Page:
Zhu’s research has found that regardless of gender, people make different food choices when the concept of masculinity or femininity is brought up. “When we made the idea of masculinity salient, people preferred less-healthy food. When we did so with femininity, people chose healthier food.” As a result, women tend to be more comfortable making the healthier choice.

Culture also affects gender roles and therefore food choices. In recent research published in Appetite, de Boer and colleagues examined beliefs about meat among young adults in the Netherlands who were either second-generation Dutch, Chinese or Turkish. The second-generation Turkish adults expressed a stronger association between meat and masculinity, while the second-generation Dutch group held the weakest link between ideas of meat as masculine.

De Boer notes that people may try to manage their gender identity via food choices that could be positive or negative. For example, an individual might make unhealthy eating choices in an attempt to be more masculine – a change in behavior that could have serious health implications.

The goal of learning about the affect of gender on eating habits and health is to make it easier to make healthy food choices. Gender can be a strategic factor for both sexes.

Zhu and de Boer agree that increasing our awareness of gender-framed foods and eating behaviors gives us the power to change them.

Zhu also suggests that being more mindful when making food choices can help you focus on the food rather than on external factors. Ask yourself why you’re choosing a certain food. Is it peer pressure? Is it because it was advertised as a more masculine or feminine food? This awareness can help you make healthier food choices.

Individuals can reframe their behavior to change any gendered preconceptions , said de Boer. For example, cooking at home isn’t masculine or feminine – it’s an essential skill for eating well and taking care of yourself. De Boer said, “Men who cook and see this as a more feminine behavior can give it a ‘masculine makeover’ by portraying themselves as gourmands who cook and clean and are efficient and urbane.”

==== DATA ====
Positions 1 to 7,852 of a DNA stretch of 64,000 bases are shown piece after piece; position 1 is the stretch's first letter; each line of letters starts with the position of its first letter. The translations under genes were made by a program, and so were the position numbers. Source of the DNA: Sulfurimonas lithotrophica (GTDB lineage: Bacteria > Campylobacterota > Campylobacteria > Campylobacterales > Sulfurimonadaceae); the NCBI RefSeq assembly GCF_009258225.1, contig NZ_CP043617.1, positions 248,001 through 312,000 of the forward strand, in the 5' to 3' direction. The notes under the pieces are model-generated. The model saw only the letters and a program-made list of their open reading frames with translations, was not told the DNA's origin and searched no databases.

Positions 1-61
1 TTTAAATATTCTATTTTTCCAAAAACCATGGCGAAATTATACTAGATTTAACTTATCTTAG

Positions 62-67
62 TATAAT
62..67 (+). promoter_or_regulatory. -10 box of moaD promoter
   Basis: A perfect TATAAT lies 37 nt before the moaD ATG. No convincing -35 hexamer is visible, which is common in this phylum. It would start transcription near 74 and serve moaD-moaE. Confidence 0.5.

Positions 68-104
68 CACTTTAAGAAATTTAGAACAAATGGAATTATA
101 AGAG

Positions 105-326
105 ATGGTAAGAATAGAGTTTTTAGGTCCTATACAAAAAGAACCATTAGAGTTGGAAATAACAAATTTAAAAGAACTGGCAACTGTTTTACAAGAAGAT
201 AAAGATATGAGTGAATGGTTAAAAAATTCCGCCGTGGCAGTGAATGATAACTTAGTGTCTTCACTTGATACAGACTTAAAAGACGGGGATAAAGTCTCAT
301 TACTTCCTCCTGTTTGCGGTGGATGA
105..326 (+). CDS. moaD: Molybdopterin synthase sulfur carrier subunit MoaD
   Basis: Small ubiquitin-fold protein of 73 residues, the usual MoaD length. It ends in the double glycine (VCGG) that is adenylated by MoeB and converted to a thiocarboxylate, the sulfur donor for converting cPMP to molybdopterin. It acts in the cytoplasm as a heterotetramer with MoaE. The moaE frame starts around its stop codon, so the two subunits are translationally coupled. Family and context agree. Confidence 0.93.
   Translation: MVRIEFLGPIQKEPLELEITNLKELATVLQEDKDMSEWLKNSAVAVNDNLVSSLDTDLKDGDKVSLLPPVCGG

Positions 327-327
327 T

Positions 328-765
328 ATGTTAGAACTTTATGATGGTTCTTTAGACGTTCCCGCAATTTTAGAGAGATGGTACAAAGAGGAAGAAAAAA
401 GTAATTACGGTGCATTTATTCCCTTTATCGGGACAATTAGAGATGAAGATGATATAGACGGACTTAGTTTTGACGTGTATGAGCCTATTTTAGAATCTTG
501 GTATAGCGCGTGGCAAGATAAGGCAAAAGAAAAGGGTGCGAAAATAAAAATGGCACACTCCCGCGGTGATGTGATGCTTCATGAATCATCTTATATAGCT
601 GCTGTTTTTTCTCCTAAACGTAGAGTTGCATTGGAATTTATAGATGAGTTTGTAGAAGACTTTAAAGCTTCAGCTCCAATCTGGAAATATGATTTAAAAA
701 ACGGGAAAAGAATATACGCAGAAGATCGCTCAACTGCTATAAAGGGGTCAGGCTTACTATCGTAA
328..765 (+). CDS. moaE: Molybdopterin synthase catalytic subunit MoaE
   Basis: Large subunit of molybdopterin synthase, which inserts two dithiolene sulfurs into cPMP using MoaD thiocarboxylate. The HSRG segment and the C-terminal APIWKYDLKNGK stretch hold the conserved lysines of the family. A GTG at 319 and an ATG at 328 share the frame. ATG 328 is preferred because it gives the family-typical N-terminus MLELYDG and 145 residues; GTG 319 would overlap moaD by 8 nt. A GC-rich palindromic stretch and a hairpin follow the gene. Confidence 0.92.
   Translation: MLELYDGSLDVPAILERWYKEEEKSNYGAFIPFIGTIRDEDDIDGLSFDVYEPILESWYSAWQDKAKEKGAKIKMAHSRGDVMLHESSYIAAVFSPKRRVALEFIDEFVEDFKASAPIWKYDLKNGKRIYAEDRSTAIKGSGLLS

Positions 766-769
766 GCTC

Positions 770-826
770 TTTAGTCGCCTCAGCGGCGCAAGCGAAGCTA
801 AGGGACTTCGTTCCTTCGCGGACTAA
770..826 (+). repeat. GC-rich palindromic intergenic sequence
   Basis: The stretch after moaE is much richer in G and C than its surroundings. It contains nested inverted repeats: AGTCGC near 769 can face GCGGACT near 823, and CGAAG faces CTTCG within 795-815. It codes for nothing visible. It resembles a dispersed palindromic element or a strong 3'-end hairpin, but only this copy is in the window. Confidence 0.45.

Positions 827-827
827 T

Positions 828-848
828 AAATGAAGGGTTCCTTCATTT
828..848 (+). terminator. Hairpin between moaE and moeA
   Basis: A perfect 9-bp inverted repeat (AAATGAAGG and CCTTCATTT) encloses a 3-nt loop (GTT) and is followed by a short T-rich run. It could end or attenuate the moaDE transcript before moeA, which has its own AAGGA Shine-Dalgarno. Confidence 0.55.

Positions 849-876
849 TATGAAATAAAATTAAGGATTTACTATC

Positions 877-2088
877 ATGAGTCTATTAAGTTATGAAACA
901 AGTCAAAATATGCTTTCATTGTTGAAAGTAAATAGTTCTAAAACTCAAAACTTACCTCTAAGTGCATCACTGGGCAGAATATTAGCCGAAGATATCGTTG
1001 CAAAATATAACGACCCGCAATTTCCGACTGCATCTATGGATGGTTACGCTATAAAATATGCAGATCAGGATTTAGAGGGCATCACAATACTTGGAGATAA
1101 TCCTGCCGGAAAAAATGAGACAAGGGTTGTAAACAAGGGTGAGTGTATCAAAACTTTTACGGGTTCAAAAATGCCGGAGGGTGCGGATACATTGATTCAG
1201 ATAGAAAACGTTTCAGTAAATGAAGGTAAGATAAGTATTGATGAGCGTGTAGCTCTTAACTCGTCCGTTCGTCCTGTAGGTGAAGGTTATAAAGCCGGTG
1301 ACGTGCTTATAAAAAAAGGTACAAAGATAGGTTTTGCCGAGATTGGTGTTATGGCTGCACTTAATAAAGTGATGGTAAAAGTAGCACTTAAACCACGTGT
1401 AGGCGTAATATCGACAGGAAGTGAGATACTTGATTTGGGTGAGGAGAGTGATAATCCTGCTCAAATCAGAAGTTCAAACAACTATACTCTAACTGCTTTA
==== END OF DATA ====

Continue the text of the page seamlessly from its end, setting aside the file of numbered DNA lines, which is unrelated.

For the food and nutrition writers, advertisers and marketers out there, your messaging affects more than purchasing behavior: It affects health.

“We’ve found that people are more likely to choose unhealthy food if it’s packaged in masculine packaging,” Zhu said. “People have better evaluations and higher purchasing intentions for food that is unhealthy and packaged in masculine packaging.” The opposite was also true, suggesting that healthier food choices can be achieved by selling healthy food in more feminine packaging. It’s this type of purchasing psychology that could positively affect your health habits.

De Boer points out that popular men’s magazines can make vegetables and plant-based proteins appeal to readers by linking these foods to autonomy, performance and appearance-based goals. A man who believes in more-traditional gender roles may not eat more broccoli because of its cancer-fighting potential but because its nutrients could help support muscle growth. The same magazine also could have oversize steaks and racks of ribs in the same article. Whether you choose to buy that magazine or follow its advice is up to you.